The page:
Nutrition and Exercise

The issues of nutrition and body weight should be emphasized during the three major transitional periods in a woman's life:

1. Puberty

2. Pregnancy

3. Menopause

One's body weight is determined by three major factors:

1. Genetics and heredity, which control:

■ Resting metabolic rate

■ Body fat distribution

■ Predisposition to physical activity

2. Nutrition

3. Physical activity and exercise

High-fat diets have adverse effects on lipid metabolism, insulin sensitivity, and body composition, even in the absence of weight gain.

Exercise will increase the body's metabolic rate and prevent the storage of fat.

Alcohol:

■ Accounts for 100,000 deaths per year in the United States.

■ Excessive use for women is about one half the quantity considered excessive for men.

■ When compared to men, women have relatively reduced activity of gastric alcohol dehydrogenase to begin alcohol metabolism and have less body water in which to distribute unmetabolized alcohol.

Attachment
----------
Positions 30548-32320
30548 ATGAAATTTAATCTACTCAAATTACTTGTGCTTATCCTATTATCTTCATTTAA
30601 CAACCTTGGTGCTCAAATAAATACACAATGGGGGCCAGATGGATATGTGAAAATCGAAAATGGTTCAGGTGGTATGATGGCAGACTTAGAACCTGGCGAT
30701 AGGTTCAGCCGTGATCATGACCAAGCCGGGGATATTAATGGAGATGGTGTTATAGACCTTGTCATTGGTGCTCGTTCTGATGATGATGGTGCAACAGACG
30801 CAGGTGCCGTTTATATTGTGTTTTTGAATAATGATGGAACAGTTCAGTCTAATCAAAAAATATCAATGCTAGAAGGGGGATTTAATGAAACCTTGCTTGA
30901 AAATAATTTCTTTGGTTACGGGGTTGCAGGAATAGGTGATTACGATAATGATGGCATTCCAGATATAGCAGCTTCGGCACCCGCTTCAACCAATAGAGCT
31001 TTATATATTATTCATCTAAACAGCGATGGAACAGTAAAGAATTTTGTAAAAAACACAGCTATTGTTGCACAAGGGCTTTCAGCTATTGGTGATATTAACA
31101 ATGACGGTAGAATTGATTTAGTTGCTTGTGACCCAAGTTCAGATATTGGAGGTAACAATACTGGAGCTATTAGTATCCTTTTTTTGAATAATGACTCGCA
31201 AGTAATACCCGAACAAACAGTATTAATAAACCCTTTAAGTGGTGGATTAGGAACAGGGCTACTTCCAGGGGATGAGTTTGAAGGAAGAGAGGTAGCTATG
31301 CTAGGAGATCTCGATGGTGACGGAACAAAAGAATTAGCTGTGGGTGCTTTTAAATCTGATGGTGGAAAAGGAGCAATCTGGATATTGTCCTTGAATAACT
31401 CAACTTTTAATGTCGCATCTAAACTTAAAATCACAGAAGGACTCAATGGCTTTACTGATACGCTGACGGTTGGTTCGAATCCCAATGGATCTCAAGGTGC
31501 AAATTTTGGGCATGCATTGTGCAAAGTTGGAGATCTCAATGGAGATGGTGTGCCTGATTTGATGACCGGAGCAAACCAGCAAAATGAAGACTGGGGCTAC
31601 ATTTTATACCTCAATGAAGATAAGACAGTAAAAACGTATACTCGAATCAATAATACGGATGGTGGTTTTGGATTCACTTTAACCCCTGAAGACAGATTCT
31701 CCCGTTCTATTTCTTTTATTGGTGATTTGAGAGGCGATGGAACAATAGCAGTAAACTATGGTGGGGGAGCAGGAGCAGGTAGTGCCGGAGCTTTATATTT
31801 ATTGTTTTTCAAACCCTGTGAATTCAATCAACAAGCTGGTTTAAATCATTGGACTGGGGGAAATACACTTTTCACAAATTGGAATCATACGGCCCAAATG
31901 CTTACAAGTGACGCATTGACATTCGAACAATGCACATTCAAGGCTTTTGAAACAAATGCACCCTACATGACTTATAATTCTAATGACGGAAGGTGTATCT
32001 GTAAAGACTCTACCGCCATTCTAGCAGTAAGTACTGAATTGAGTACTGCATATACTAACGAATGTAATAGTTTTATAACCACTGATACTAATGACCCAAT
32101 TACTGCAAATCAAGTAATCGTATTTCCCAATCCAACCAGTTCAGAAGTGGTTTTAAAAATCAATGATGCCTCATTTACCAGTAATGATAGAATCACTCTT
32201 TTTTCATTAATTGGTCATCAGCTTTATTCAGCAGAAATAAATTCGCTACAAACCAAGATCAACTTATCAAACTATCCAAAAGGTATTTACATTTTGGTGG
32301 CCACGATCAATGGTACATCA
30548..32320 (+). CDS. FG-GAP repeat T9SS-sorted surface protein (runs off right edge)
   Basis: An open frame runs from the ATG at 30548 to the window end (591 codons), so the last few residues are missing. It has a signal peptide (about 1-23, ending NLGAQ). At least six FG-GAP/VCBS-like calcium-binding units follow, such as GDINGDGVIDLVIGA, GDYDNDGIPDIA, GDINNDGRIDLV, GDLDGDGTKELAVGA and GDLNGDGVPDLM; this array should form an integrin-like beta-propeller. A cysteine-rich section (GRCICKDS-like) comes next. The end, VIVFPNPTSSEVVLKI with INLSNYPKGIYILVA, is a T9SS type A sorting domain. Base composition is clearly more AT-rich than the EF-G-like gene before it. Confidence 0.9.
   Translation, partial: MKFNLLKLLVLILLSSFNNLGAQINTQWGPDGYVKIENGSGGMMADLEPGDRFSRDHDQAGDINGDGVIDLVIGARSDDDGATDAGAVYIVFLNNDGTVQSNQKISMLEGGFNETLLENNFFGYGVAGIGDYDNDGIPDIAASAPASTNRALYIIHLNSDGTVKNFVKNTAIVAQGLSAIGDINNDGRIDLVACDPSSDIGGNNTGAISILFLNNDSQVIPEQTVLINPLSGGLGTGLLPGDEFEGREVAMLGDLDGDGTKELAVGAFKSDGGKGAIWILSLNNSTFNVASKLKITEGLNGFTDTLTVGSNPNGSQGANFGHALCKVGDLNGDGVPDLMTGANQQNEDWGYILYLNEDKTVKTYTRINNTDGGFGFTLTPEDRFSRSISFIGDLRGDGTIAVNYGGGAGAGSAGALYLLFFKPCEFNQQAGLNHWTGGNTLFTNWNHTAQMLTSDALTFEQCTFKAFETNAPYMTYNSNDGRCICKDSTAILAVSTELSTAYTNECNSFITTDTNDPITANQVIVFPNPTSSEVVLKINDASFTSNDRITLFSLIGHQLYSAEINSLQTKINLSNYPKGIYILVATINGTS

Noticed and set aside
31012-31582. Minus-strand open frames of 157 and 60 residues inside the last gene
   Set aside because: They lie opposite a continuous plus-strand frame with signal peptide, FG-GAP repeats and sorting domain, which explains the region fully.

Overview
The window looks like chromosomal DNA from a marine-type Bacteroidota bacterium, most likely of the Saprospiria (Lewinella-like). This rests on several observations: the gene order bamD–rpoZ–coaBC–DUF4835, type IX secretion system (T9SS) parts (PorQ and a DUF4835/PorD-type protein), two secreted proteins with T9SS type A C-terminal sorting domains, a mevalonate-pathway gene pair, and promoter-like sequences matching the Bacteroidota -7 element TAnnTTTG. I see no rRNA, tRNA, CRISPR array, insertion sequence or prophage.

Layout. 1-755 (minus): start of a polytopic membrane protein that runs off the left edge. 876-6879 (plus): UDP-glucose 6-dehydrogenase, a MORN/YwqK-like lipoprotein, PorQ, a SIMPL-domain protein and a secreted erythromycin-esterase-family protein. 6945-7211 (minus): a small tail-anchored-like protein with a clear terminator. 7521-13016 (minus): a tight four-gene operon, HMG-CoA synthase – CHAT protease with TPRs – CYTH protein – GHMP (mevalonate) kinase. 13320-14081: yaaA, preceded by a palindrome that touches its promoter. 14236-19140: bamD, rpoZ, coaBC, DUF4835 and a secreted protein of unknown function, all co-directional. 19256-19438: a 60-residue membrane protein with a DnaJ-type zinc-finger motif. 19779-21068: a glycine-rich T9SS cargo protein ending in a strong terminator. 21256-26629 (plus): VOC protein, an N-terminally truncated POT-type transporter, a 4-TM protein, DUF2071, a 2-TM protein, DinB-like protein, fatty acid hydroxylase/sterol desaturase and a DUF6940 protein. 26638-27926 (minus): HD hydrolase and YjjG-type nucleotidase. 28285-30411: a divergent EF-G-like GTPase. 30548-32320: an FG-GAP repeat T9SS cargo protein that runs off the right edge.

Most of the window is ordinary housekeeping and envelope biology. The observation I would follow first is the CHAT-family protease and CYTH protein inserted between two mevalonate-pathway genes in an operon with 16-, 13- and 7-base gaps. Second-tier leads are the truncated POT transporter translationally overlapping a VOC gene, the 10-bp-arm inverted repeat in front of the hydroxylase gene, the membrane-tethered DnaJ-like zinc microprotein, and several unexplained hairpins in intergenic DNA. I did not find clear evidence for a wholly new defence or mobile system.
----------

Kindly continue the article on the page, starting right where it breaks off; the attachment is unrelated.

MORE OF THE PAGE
Goals 1.

Maintain a healthy diet consisting of small frequent meals (i.e., four to six instead of two to three):

■ Utilize the Food Guide Pyramid as a tool in making food choices in daily life.

■ Adjust caloric intake for age and physical activity level:

■ As one ages, there is a decrease in resting metabolic rate and loss of lean tissue.

■ Older women who are physically active are less likely to loose lean tissue and can maintain their weight with higher caloric intake.

Physical activity during all stages of life should include exercise at moderate intensity for 30 minutes on most days of the week.

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